I had a 72 F-100 with a 360 and C-6 with 3.0 gears and used it for towing and
got decent mileage.

------------------------------

Date: Thu, 4 Sep 1997 13:56:17 -0700
From: "Mark Mech"
Subject: Re: pilot bearing removal

There is a tool for pulling a pilot bearing that consists of a threaded
fitting that you screw into the pilot hole and it has a zirk fitting on it.
You then hook your grease gun to it and pump the bearing out with grease. I
believe the tool is under $10.00 and it works well, I've used it.



Mark Mech
1913 E. El Parque
Tempe, Arizona 85282
aerofoam earthlink.net
http://www.ford-trucks.com//lc/lc.php?action=do&link=http://home.earthlink.net/~aerofoam/

------------------------------

Date: Thu, 04 Sep 1997 15:48:52 -0500
From: Mike Schwall
Subject: Re: Oil pressure and 390FE.....

At 07:41 PM 9/3/97 -0700, you wrote:
> I've got a stock 1975 F250 with 4 speed and above mentioned 390
>w/about 100,000 miles.
> The oil pressure seems to take an abnormally long
>time to build up after start. Oil pressure on start up takes approx 05 to 10
>sec to begin moving the oil pressure gauge needle(stock gauge w/the engine
>hot or cold). The valve train will do the "no oil" rattle until the gauge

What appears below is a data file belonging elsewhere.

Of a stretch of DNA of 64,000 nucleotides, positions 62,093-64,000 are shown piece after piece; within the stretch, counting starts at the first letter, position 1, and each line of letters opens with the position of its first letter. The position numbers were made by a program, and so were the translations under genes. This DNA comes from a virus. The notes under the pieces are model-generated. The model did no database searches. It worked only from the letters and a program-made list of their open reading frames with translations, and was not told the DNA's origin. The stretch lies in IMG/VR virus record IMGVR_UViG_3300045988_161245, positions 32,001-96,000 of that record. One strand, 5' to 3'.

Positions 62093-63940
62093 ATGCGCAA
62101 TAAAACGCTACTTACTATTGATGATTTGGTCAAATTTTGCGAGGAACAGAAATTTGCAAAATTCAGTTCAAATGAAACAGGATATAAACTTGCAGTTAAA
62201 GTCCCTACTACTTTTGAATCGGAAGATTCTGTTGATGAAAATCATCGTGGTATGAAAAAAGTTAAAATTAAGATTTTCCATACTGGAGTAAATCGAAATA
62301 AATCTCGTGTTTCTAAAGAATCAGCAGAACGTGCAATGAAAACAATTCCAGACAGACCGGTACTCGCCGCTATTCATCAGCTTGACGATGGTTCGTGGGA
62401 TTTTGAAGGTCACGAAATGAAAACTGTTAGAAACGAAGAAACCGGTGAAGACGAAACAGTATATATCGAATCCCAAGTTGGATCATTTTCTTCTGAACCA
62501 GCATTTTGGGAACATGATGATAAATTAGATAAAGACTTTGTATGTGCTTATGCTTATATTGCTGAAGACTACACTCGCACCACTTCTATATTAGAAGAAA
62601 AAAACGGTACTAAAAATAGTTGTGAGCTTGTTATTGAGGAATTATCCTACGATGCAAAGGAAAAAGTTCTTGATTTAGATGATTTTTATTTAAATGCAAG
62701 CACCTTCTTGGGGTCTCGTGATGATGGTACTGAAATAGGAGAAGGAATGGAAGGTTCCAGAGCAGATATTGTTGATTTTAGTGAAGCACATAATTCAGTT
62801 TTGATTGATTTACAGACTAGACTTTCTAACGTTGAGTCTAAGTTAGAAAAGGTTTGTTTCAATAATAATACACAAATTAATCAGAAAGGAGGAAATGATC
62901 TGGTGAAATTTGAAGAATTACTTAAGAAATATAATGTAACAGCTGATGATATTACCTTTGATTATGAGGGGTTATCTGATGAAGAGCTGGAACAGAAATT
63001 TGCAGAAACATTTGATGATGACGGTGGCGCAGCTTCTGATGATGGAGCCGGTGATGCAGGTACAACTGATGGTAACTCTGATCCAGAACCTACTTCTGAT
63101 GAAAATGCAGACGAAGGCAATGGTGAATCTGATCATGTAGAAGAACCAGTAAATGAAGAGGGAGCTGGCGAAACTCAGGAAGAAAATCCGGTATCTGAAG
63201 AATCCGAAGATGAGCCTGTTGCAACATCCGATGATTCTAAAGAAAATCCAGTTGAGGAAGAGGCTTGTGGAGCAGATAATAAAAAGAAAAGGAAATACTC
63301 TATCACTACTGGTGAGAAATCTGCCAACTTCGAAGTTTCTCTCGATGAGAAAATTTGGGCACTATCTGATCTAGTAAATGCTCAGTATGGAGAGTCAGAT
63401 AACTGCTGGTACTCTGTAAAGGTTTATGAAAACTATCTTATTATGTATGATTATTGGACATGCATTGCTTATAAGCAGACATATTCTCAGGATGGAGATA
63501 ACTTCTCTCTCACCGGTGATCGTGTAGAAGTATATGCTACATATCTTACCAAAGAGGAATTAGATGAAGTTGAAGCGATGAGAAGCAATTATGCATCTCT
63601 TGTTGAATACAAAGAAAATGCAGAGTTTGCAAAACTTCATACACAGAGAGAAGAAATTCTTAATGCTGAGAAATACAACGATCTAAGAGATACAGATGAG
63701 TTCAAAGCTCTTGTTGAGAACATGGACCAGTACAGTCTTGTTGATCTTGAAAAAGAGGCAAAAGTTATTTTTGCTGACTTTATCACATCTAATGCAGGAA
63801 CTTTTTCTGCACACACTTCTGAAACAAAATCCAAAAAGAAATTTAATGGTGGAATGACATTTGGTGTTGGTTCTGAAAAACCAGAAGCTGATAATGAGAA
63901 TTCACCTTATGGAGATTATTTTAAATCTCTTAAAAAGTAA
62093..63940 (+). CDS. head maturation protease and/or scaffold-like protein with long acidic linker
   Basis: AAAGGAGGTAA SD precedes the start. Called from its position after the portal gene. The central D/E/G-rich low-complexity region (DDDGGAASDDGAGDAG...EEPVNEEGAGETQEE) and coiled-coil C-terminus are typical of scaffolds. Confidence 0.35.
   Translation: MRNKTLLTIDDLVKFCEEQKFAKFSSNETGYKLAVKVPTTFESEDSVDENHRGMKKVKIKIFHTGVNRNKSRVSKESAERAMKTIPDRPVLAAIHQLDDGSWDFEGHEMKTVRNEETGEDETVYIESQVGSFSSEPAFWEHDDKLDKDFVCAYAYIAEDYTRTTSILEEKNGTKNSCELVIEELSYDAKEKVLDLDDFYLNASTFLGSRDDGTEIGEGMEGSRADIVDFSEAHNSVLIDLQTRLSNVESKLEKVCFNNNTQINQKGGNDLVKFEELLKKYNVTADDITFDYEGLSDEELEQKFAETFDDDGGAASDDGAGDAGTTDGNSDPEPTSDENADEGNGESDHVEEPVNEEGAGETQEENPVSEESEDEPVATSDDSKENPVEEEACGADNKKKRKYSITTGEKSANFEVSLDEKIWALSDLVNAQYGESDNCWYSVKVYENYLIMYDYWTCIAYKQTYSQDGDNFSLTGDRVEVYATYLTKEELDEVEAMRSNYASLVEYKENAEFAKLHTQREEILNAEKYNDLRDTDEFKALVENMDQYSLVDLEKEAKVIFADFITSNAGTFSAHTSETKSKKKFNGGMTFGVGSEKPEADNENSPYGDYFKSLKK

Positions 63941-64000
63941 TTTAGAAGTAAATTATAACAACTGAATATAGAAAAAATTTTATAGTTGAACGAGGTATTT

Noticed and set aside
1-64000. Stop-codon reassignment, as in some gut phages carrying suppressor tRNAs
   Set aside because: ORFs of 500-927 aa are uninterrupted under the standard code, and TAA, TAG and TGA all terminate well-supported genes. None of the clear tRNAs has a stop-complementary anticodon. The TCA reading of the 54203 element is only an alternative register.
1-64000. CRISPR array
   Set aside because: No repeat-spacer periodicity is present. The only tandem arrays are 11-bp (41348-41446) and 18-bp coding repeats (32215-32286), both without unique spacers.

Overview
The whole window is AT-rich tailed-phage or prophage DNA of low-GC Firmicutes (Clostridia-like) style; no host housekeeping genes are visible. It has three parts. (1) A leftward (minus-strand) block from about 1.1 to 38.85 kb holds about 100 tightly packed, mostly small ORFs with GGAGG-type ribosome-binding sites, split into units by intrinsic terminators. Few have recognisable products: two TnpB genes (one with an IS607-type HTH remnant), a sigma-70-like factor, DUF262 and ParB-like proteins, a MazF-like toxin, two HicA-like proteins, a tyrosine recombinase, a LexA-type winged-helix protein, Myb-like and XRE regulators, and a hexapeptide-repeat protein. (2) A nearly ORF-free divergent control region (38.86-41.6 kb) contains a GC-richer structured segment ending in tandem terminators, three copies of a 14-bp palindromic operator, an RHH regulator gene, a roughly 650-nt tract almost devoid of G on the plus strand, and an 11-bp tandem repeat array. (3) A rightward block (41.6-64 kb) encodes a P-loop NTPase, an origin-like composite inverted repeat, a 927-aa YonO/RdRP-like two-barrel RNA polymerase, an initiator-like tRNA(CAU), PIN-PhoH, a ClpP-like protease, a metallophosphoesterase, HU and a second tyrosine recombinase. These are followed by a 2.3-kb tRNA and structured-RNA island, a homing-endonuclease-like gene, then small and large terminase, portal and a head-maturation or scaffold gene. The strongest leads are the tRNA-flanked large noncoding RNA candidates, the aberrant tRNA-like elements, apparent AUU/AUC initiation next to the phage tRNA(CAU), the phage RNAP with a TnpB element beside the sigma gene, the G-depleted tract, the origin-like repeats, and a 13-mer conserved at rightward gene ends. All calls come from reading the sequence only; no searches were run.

>begins to move so I believe the guage is at least correctly giving
>indication of oil pressure.

Sounds like an engine that had a rough life. It could be considered
normal. To get by without doing a much needed overhaul, install a Melling
(or any other good brand) high volume oil pump. After the pump install,
change the oil to 10W-40. You won't get the needed volume with 20W-50
using a HV oil pump, you'll just get lots of pressure.

Are you sure the rattle you are hearing is the valve train, or rather the
rods/mains? On older worn out motors, the oil clearances in the main and
rod bearings open up and take more oil volume to fill the gaps. With lack
of volume and pressure, the parts bang around until there is sufficient oil
volume to cushion the parts.

What is your normal hot-running oil pressure? If the oil pressure takes a
long time to build, and is under 20 psi at hot idle, change the pump.

Mike

_____________________________________________

Email: mikes intix.net
Home Page: http://www.ford-trucks.com//lc/lc.php?action=do&link=http://www.intx.net/mikes

------------------------------

Date: Thu, 04 Sep 1997 15:57:27 -0500
From: Mike Schwall
Subject: Re: pilot bearing removal

At 12:16 PM 9/4/97 -0600, you wrote:
>
>OK Guys, need help:
>Well, the flywheel's on the garage floor now and the pilot bearing
>is pressed into the back flange of the crankshaft (damn!).
>
>Looking at it a little bit and poking a little bit with a Big screwdriver,
>it looks like it'll be a SOB to get out. Is there a special tool for this
>(like an inverted gear puller w/ the little hooks pointed out)?

Simple fix. Get a metal rod (steel, brass, etc.) that fits into the pilot
bearing snugly. Fill the hole in the pilot bearing with grease and use a